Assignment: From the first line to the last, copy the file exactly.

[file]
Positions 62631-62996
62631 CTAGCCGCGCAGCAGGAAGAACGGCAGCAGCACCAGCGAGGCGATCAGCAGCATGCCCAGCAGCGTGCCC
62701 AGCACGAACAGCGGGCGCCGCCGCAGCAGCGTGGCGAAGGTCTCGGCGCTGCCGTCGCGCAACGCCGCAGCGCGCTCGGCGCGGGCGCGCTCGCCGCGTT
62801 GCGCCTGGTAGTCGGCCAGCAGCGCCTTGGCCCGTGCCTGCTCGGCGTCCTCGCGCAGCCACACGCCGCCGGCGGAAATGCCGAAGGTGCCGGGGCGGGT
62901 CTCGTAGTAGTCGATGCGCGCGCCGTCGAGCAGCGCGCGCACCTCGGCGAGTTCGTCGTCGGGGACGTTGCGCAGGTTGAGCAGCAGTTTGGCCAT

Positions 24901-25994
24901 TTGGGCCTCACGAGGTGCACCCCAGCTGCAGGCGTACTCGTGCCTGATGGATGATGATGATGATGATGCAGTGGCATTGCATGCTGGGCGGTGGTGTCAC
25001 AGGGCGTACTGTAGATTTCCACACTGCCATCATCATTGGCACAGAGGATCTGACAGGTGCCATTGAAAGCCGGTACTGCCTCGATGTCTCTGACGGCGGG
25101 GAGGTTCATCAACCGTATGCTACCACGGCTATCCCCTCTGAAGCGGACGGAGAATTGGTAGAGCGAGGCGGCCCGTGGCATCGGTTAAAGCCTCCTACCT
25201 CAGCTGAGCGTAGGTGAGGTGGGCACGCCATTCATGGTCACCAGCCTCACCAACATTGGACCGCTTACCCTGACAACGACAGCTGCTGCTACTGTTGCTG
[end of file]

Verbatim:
Positions 62631-62996
62631 CTAGCCGCGCAGCAGGAAGAACGGCAGCAGCACCAGCGAGGCGATCAGCAGCATGCCCAGCAGCGTGCCC
62701 AGCACGAACAGCGGGCGCCGCCGCAGCAGCGTGGCGAAGGTCTCGGCGCTGCCGTCGCGCAACGCCGCAGCGCGCTCGGCGCGGGCGCGCTCGCCGCGTT
62801 GCGCCTGGTAGTCGGCCAGCAGCGCCTTGGCCCGTGCCTGCTCGGCGTCCTCGCGCAGCCACACGCCGCCGGCGGAAATGCCGAAGGTGCCGGGGCGGGT
62901 CTCGTAGTAGTCGATGCGCGCGCCGTCGAGCAGCGCGCGCACCTCGGCGAGTTCGTCGTCGGGGACGTTGCGCAGGTTGAGCAGCAGTTTGGCCAT

Positions 24901-25994
24901 TTGGGCCTCACGAGGTGCACCCCAGCTGCAGGCGTACTCGTGCCTGATGGATGATGATGATGATGATGCAGTGGCATTGCATGCTGGGCGGTGGTGTCAC
25001 AGGGCGTACTGTAGATTTCCACACTGCCATCATCATTGGCACAGAGGATCTGACAGGTGCCATTGAAAGCCGGTACTGCCTCGATGTCTCTGACGGCGGG
25101 GAGGTTCATCAACCGTATGCTACCACGGCTATCCCCTCTGAAGCGGACGGAGAATTGGTAGAGCGAGGCGGCCCGTGGCATCGGTTAAAGCCTCCTACCT
25201 CAGCTGAGCGTAGGTGAGGTGGGCACGCCATTCATGGTCACCAGCCTCACCAACATTGGACCGCTTACCCTGACAACGACAGCTGCTGCTACTGTTGCTG